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A photo of a Scarlet Minivet (Pericrocotus speciosus), male
Scarlet Minivet, Male

Scarlet Minivet

Pericrocotus speciosus

The Scarlet Minivet, scientifically known as Pericrocotus speciosus, is a small, vibrant passerine bird. Males are adorned with black upperparts and head, contrasted by striking scarlet underparts, tail edges, rump, and wing patches. Females, on the other hand, display a more subdued palette with greyish olive upperparts and yellow underparts, including the face, tail edges, rump, and wing patches. This species measures 20–22 cm in length and is equipped with a robust dark beak and elongated wings.

Identification Tips

To identify the male Scarlet Minivet, look for the combination of black and scarlet plumage, with the specific hue of scarlet varying across different populations. In some subspecies, such as those from the south Philippines, the scarlet may be replaced entirely by yellow. Females can be recognized by their grey upperparts and yellow underparts. The strong dark beak and long wings are also distinctive features of this species.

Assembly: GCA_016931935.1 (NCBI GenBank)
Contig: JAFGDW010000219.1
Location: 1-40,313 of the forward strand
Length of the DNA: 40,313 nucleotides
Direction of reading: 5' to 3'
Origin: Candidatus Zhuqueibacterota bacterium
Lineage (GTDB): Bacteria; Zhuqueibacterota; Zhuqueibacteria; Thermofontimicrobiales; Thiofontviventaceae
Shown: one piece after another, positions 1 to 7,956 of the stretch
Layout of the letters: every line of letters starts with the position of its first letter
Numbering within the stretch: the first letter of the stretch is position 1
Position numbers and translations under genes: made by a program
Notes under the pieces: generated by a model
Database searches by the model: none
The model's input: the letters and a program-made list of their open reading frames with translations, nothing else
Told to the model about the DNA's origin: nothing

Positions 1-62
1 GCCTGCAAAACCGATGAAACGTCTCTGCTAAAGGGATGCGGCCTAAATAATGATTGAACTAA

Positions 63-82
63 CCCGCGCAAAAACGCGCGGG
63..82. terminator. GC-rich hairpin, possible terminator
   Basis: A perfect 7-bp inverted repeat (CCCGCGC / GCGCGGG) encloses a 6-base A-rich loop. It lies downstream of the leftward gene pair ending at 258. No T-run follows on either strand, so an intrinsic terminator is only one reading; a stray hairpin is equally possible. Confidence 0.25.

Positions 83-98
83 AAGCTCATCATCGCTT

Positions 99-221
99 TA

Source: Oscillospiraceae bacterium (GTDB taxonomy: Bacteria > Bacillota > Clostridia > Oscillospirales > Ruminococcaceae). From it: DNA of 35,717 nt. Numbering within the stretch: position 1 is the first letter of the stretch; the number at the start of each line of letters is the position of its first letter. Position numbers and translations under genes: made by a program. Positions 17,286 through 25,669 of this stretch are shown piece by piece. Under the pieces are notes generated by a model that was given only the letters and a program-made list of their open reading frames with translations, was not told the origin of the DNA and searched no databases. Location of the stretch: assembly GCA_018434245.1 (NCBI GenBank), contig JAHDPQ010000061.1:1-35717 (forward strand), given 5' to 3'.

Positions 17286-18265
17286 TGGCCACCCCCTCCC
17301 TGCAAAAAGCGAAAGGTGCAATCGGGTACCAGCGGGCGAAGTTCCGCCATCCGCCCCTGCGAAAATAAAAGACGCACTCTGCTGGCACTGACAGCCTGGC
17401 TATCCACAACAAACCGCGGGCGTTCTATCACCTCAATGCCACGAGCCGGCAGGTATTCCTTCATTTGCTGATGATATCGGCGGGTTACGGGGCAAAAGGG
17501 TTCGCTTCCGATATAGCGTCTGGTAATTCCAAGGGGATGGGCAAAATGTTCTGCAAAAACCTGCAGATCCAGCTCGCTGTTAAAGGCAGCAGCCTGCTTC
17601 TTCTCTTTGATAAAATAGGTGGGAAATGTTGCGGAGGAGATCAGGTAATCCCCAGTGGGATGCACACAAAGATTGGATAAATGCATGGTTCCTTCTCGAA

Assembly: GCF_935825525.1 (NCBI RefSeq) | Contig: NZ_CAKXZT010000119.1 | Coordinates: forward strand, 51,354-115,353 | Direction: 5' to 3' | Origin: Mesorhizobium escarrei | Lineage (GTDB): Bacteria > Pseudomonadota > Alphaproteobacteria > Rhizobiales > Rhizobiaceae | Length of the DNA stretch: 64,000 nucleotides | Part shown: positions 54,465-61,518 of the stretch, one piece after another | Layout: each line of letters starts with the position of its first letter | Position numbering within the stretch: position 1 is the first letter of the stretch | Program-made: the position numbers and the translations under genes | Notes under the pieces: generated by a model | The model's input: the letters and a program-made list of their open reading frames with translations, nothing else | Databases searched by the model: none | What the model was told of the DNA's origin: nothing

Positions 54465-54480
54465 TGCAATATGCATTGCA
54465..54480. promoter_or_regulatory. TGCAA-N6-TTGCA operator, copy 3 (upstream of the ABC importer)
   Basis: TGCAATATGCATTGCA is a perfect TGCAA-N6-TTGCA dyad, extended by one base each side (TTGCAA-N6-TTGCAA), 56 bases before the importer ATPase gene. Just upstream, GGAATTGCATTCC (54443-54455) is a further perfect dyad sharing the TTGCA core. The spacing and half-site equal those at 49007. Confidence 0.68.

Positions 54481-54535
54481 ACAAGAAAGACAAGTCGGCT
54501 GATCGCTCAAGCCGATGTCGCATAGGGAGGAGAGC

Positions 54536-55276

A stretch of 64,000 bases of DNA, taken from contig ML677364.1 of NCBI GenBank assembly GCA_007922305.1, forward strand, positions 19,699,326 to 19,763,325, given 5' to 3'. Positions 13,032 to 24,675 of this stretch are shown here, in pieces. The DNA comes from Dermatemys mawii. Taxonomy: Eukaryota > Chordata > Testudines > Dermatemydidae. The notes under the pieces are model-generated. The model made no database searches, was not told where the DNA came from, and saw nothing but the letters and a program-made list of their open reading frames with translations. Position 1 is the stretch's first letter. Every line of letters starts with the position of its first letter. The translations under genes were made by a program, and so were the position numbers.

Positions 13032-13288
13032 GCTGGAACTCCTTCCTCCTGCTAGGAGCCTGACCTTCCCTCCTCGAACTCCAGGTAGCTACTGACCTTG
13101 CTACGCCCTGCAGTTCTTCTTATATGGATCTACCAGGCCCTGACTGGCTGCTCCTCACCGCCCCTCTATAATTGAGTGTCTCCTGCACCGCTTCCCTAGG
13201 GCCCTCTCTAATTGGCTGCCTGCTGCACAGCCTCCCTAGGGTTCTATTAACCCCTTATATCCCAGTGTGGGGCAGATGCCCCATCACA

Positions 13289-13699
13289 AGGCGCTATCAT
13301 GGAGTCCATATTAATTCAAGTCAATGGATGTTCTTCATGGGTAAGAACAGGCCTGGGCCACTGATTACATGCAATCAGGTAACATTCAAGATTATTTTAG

The Scarlet Minivet thrives in tropical southern Asia, favoring forests and other well-wooded habitats. These birds are particularly common in hilly regions and can also be found in gardens.


This species is widespread across tropical southern Asia, from Northeast India to southern China, Indonesia, and the Philippines.


Scarlet Minivets are known for their gleaning behavior, as they forage for insects high up in the forest canopy. They are often observed in small groups, sometimes joining mixed-species foraging flocks. Their approach to catching insects involves both flycatching and perching, occasionally beating their wings vigorously to disturb foliage and flush out their prey.

Song & Calls

The Scarlet Minivet's vocalizations consist of a pleasant whistling, contributing to the melodic symphony of the forest.


Nesting high in the treetops, the Scarlet Minivet constructs a cup-like nest woven from small twigs and reinforced with spiders' webs. The female typically lays two or three spotted pale green eggs and is primarily responsible for incubation. Both parents participate in raising the offspring.

Similar Species

The Orange Minivet (Pericrocotus flammeus) is a similar species that was once considered a subspecies of the Scarlet Minivet. It is important to note the geographic variations and potential for confusion with other Pericrocotus species.

Diet and Feeding

The diet of the Scarlet Minivet consists mainly of insects, which they glean from the foliage or catch in flight.

Conservation Status

The IUCN Red List has classified the Scarlet Minivet as Least Concern, indicating that the species does not currently face any significant threats to its survival.

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